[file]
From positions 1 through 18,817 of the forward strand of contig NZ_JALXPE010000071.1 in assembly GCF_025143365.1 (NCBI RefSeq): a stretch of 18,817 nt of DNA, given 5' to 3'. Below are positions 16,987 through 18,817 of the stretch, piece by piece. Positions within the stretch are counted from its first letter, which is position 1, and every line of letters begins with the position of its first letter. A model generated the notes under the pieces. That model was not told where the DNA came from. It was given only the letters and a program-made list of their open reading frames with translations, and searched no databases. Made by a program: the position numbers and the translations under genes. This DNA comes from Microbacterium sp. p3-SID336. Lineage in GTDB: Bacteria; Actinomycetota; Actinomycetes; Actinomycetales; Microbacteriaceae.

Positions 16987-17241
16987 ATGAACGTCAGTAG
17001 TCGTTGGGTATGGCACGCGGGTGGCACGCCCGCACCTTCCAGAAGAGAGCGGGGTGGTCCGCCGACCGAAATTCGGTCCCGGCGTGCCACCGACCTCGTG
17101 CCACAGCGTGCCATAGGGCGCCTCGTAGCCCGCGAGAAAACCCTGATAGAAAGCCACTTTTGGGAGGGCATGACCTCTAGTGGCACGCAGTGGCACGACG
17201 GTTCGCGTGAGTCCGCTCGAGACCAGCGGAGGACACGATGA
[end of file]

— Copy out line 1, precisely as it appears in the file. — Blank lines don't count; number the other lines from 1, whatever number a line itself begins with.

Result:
From positions 1 through 18,817 of the forward strand of contig NZ_JALXPE010000071.1 in assembly GCF_025143365.1 (NCBI RefSeq): a stretch of 18,817 nt of DNA, given 5' to 3'. Below are positions 16,987 through 18,817 of the stretch, piece by piece. Positions within the stretch are counted from its first letter, which is position 1, and every line of letters begins with the position of its first letter. A model generated the notes under the pieces. That model was not told where the DNA came from. It was given only the letters and a program-made list of their open reading frames with translations, and searched no databases. Made by a program: the position numbers and the translations under genes. This DNA comes from Microbacterium sp. p3-SID336. Lineage in GTDB: Bacteria; Actinomycetota; Actinomycetes; Actinomycetales; Microbacteriaceae.